task force offers proposals to increase recycling
By Kathy Barks Hoffmand
The Associated Press
LANSING, Mich. -- Plastic water bottles would have to
be recycled and Michigan residents could see slightly
higher trash disposal fees if recommendations from a state
Senate task force are adopted.
The report by the Michigan Beverage Container and Recycling
Task Force does not recommend expanding the state's current
bottle deposit law to other containers at this time, however.
Instead, it recommends setting up two regional recycling
centers as pilot projects and increasing overall recycling
efforts. The regional recycling centers could be a step
toward allowing grocery stores to get out of the business
of serving as bottle redemption centers.
The task force wants to increase household and commercial
garbage disposal fees by $3 per ton, allowing the state
to raise about $50 million to help local recycling programs.
The cost, if passed along to consumers, would be no more
than "the cost of a gallon of milk and a loaf of
bread a year," task force chairman Cameron Brown
said during a news conference Wednesday at which the report
The Republican senator from Sturgis added that Michigan
now ranks 28th nationally with a recycling rate of about
20 percent, the lowest percentage among neighboring Great
Lakes states and far lower than New Jersey's recycling
rate of more than 50 percent. He'd like to make the state
That goal is shared by Senate Majority Leader Ken Sikkema,
"Michigan has one of the lowest recycling rates
in the country, and to me, that's unacceptable,"
Sikkema said. By adopting the task force's recommendations,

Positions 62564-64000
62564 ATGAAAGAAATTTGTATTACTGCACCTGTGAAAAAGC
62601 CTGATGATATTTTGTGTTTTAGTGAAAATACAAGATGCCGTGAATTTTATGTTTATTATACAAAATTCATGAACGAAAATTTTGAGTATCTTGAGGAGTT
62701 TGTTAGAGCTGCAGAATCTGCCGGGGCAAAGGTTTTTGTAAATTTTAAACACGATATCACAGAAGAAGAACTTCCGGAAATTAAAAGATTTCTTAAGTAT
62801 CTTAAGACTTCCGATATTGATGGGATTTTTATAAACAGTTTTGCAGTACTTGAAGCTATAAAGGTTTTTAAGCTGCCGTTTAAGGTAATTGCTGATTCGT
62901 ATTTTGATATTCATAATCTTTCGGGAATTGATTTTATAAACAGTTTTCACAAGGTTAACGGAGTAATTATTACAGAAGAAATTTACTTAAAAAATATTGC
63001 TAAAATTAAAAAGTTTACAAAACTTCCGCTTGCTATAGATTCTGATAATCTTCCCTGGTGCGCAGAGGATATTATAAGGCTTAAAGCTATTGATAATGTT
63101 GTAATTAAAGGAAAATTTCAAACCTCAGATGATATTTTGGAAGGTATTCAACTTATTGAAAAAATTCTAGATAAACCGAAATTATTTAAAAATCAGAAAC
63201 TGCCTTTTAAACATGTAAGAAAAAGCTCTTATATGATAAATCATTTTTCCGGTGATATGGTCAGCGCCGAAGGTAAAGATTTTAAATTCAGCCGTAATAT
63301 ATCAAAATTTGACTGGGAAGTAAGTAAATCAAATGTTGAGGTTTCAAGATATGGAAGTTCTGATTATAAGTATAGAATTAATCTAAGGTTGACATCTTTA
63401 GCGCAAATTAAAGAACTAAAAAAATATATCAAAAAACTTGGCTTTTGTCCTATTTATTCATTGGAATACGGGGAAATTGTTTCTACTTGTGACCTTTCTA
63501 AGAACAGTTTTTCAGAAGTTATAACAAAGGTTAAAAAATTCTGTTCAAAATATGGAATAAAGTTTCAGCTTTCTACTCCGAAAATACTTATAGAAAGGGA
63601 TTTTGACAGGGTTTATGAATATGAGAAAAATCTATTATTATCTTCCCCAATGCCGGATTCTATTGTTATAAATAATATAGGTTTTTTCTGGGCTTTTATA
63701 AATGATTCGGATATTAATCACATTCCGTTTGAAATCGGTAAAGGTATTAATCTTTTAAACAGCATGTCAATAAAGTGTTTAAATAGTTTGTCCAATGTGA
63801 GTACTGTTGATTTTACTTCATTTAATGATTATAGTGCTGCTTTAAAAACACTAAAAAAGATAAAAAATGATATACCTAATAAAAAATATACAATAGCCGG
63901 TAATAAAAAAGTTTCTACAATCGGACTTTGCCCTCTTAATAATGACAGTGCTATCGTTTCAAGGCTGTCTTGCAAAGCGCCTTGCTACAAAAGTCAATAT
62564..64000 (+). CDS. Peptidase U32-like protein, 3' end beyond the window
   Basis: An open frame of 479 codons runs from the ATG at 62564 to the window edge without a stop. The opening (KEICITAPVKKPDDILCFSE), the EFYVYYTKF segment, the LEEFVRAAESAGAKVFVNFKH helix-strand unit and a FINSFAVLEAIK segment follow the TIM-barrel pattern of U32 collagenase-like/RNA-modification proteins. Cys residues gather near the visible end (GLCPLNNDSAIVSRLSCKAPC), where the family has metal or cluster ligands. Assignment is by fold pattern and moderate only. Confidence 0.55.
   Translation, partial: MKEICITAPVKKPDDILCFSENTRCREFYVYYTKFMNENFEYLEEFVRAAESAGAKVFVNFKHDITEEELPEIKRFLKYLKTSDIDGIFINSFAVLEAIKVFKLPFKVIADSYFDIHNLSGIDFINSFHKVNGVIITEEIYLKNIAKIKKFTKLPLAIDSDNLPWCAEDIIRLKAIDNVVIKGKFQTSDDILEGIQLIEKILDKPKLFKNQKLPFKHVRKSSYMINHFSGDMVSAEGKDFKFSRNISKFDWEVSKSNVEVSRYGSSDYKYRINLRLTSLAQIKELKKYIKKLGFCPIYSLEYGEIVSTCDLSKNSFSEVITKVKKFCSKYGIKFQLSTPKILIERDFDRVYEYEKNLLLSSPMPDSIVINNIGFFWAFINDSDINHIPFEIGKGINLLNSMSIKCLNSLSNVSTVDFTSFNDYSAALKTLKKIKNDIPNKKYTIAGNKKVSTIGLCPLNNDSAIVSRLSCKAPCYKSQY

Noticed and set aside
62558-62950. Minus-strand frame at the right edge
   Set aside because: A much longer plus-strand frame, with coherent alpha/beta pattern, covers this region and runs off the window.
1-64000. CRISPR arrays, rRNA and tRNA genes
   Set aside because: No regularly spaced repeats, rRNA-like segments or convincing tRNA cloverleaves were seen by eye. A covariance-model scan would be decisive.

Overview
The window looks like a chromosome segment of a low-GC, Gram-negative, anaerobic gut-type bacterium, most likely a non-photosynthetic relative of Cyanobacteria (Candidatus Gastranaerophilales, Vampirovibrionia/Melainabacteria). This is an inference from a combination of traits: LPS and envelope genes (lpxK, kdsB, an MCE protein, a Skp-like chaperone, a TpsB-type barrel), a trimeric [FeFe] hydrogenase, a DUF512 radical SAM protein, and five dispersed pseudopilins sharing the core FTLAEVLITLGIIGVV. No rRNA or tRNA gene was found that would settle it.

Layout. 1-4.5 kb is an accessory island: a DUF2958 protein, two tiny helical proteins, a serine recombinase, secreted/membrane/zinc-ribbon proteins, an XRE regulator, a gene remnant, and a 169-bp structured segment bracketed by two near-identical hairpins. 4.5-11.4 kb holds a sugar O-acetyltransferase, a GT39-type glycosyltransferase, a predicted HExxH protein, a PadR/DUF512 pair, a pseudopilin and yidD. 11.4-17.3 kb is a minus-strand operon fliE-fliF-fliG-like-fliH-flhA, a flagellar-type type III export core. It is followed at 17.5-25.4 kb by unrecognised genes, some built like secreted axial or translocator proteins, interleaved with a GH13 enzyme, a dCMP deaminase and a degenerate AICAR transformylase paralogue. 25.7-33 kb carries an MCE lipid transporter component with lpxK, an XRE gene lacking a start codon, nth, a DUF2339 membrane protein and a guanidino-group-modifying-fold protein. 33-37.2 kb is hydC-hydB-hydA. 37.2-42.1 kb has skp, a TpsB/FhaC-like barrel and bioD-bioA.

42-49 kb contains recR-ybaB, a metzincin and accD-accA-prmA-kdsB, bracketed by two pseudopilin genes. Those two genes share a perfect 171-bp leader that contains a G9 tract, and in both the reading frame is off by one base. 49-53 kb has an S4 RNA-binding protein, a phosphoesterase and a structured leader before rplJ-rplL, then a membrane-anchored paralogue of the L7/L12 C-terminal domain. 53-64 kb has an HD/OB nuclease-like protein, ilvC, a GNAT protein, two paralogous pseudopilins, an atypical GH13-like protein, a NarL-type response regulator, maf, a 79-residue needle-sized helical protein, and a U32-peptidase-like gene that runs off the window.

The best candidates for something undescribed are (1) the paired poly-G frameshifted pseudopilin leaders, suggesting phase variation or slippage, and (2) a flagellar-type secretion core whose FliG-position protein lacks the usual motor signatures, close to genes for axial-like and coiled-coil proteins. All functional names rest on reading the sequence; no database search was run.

"Michigan can recapture the environmental leadership
of the country."
Sam Washington of the Michigan United Conservation Clubs,
one of the groups that helped get Michigan's original
1976 bottle bill enacted, endorsed the task force's report.
"If they're followed through on, it will indeed
be a great step forward," he said.
Michigan's bottle deposit bill, passed by voters in 1976,
imposes a 10-cent deposit on soft drink, beer, malt beverage
and wine cooler containers. Gov. Jennifer Granholm and
environmental groups have supported expanding it to other
beverages such as bottled water and iced tea.
But bottlers and the Michigan Grocers Association have
opposed expanding the law, which would require grocers
to handle even more returnable bottles. On Wednesday,
Mary Dechow of the Michigan Recycling Partnership, which
represents grocers, endorsed the report.
The ban on putting plastic water bottles into landfills
wouldn't be implemented until a way to recycle the bottles
was in place, said Sen. Patricia Birkholz, R-Saugatuck.
She said the plastic bottles are on the list to be banned
because a market already exists to recycle them into other
The report also suggests creating a state Recycling Advisory
Council and offering tax incentives for businesses that
use more recycled materials.